Since the beginning, “Customer is King” has been the motto for customer service, but too often software companies take a very self-centered approach to engaging with their clients:
- What can I offer them? (Rather then what do they need.)
- How do I want to work with them? (Rather then how do they want to work with me._
If something goes wrong, do you look to place blame or automatically think about how you can learn from the situation?
The key to great customer experience is fostering a longlasting relationship built on trust and delivering true business value to your clients.
Furthermore, the rise of the cloud or software as a service puts even more pressure on software companies to be accountable for their relationships. Gone are the days where you take your money and run. If you don’t invest to deliver true value for your clients, it will inevitably be seen in your customer churn.
So what is true business value?
In short, true business value results from a deep understanding of what a client is looking to achieve and how you can map to that larger initiative, help grow their business and set them up for success. How to do it?
Here are my top five tips for delivering true business value to your clients.
1. Understand the client’s business goals
If you can’t align with a key business initiative of a client, then no amount of selling will create an opportunity.
I start many initial client meetings with the question “What do you need to make happen?” It gives the client an opportunity to discuss their larger initiatives and concerns and allows me to better understand what is driving that customer. If you can align with a key initiative, then the project is already funded and you are already aligned with something that is important to them. Continue to dig deeper with open-ended questions about the nature of the issues that they are trying to deal with as an organization.
Having a better understanding of the client’s overall business focus and key initiatives, regardless of your solution, better prepares you to deliver true value.
2. Quarterly business reviews
Too many software companies approach customer relationships from a transaction perspective. If a vendor wants to have a long term relationship with a client, you need to invest in the relationship even if there isn’t an immediate transaction to be had.
Quarterly business reviews provide the opportunity to stay in front of executive management and understand how their business initiatives are evolving over time and how you are executing against them. This essentially acts as the governance meeting to ensure that you are staying on track and holding you accountable to your work and the relationship.
3. Know how you will measure success
If you can’t identify how you are going to measure success, then you can’t claim victory. Every software vendor claims they can help reduce costs while increasing productivity. But what does that really mean?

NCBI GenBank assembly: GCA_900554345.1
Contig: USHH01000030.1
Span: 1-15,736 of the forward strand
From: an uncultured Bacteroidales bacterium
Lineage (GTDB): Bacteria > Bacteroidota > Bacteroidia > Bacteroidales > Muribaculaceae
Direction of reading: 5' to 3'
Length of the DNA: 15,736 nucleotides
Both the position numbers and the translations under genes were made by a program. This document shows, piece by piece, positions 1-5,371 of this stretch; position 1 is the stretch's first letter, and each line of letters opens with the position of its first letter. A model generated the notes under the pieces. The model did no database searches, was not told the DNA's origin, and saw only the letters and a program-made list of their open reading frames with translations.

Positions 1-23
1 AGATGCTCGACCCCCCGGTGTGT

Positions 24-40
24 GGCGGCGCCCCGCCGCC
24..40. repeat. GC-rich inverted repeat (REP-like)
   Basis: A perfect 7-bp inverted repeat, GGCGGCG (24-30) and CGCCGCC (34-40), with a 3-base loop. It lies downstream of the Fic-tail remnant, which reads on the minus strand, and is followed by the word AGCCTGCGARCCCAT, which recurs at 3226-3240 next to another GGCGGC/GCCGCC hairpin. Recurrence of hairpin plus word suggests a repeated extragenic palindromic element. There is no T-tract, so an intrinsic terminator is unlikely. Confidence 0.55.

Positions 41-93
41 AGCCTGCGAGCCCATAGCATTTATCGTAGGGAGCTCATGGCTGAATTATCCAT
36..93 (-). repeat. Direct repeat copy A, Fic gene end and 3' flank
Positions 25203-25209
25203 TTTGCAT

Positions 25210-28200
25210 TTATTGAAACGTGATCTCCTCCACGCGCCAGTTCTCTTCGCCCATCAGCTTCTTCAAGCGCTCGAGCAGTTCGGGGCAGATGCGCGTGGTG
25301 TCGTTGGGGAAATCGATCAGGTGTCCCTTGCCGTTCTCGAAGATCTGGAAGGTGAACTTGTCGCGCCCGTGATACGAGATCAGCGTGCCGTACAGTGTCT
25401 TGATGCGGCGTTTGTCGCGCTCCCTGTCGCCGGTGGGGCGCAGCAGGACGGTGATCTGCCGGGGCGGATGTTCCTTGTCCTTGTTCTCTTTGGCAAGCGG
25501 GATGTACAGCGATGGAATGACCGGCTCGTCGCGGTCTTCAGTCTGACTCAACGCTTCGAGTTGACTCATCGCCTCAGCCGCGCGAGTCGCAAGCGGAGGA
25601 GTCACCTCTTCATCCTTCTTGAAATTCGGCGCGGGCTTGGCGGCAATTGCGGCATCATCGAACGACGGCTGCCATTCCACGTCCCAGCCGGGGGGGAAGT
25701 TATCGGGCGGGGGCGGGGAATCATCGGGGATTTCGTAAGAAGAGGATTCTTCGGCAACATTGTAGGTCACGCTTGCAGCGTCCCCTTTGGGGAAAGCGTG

The key is to put quantifiable metrics that are directly tied to the value that is being created through this relationship. For example, in my business, if a client is looking to improve customer experience, we rely on CSAT or Net Promoter score to evaluate the impact we are delivering. It shows the client that we are signing up for a real quantifiable impact on their business and keeps us accountable to meet that goal.
4. Be easy to work with
Sounds simple, but the software industry has made procuring software one of the most painful processes in the history of technology. Relationships are plagued by long term contract entanglements just to get price certainty. Is this the way to enter an engagement with customers?
It’s the fastest way to ruin all of the good faith you have built up thus far.
Great customer experience shouldn’t disappear when the contract comes to the table. If you really want to engage in a long term relationship, don’t force them into it with a contract. Work the way that makes sense with their business and you will see the return in shorten deal cycles, increased efficiency and client renewals.
5. Learn from your mistakes
No engagement is ever perfect all of the time, but successful relationships are often defined by how you respond when something does go wrong. In fact, rapid, sincere intervention often results in higher customer loyalty than if the problem had never occurred in the first place.
So when things do go wrong, we are really being presented with opportunities to build customer loyalty. Often software vendors try to think themselves out of a problem rather then use it as an opportunity to strengthen the relationship or even find a new solution.
My personal philosophy in delivering true business value is simple, I ask clients or prospects “what are you working on?” and go from there.
Greg Gianforte is CEO and founder of RightNow, a leading provider of customer experience solutions that enhance interactions across the web, contact center, and social networks.